Carol Fisher, the new chief executive officer at the Central Office of Information (COI), has been given an unenviable job. She has the task of improving the status of this much-maligned government department.
This might seem a strange goal for the Government’s communications department, an organisation that selects ad agencies for ministries, and last year oversaw 110m worth of spending. This level of expenditure makes it responsible for an ad budget on a par with the top five advertisers in the country, though advertising is only one of the things the COI does.
The 305-person department covers virtually all government communications, including sponsorship, film-making, new media, publishing, and conferences. It has a roster of about 30 agencies.
But the COI’s problem is that it is treated with all degree of contempt by the government departments it services.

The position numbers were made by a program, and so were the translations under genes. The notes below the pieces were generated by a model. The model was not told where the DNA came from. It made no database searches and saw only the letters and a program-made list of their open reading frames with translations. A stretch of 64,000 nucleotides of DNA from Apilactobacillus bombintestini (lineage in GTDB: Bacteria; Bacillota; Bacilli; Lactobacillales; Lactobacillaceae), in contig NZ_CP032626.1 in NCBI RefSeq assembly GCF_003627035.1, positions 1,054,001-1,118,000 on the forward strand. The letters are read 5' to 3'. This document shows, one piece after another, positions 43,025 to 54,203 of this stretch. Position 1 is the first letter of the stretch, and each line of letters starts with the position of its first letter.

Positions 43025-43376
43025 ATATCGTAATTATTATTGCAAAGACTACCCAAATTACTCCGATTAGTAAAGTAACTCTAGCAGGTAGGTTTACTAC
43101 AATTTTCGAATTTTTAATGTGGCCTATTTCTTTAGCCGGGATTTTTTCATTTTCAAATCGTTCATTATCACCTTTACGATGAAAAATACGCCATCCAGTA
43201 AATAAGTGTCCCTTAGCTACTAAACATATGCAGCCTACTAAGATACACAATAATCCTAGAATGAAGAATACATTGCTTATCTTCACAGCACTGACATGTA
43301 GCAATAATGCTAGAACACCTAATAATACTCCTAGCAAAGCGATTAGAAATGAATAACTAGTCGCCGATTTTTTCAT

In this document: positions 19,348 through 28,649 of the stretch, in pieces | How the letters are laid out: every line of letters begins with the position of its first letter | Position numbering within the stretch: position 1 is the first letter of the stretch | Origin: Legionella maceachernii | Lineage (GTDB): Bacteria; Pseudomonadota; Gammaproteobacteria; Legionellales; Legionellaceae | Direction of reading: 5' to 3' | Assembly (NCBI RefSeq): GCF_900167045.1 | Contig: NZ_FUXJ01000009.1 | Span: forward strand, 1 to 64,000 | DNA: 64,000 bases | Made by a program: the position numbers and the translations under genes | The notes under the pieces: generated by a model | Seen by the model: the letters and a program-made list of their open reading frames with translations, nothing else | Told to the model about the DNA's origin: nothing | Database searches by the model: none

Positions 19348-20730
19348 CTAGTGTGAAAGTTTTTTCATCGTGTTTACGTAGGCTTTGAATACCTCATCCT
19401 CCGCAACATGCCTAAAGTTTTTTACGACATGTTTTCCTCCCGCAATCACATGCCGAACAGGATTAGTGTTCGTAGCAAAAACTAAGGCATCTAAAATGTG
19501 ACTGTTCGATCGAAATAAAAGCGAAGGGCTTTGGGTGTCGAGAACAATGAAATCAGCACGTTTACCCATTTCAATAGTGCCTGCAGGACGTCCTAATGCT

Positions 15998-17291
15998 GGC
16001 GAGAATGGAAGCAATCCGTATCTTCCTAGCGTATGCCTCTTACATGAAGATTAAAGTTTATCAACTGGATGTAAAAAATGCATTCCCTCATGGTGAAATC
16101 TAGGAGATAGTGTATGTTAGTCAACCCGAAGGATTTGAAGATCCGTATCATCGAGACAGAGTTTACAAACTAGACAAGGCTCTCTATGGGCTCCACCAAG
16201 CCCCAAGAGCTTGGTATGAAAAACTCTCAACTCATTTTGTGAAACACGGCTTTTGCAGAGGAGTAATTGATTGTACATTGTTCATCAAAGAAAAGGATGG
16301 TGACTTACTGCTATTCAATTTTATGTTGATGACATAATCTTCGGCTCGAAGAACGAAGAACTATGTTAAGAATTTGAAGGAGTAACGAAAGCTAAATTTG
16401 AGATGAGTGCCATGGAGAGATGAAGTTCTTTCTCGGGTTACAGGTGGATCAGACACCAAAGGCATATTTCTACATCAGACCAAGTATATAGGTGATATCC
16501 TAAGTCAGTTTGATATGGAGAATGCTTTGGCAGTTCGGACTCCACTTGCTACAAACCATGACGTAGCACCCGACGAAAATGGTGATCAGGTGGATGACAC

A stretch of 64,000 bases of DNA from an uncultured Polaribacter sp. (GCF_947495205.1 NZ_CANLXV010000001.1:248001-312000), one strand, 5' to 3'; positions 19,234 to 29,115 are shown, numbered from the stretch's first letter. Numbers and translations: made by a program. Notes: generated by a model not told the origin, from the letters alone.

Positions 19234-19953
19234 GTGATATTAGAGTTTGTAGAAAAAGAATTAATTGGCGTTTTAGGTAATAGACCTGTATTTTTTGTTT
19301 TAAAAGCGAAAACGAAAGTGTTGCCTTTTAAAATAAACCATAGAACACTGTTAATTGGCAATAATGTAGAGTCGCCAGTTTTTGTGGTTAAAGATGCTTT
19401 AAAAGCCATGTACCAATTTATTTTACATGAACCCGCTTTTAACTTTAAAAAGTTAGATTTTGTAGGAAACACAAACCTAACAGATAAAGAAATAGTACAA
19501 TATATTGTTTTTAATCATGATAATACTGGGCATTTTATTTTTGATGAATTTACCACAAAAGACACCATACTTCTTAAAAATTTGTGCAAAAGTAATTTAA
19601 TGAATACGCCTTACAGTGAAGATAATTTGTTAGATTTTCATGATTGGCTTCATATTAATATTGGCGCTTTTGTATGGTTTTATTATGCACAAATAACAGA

One source says: “The calibre of people there is, frankly, lightweight. They are not invited to consult with departments at the highest levels, so they have very little input into how policy is communicated.
“Publicly, agencies will say how great it is to work with the COI. But privately they complain they are being briefed by COI personnel who are not close to policy and cannot make final decisions.”
One agency source says: “To justify itself, the COI has to add value to communications. It has to do more than just pick up the phone and invite agencies to pitch for an account.”
As a result, government departments which advertise frequently, such as the Home Office, the Department of Transport, and the Treasury, regularly talk directly to agencies, and make little use of the COI. The COI tends to be more involved with the departments which advertise less.
Peter Buchanan, COI’s head of advertising, denies that the people who work there are below par, saying the team is already being taken more seriously as a consultancy service for various departments.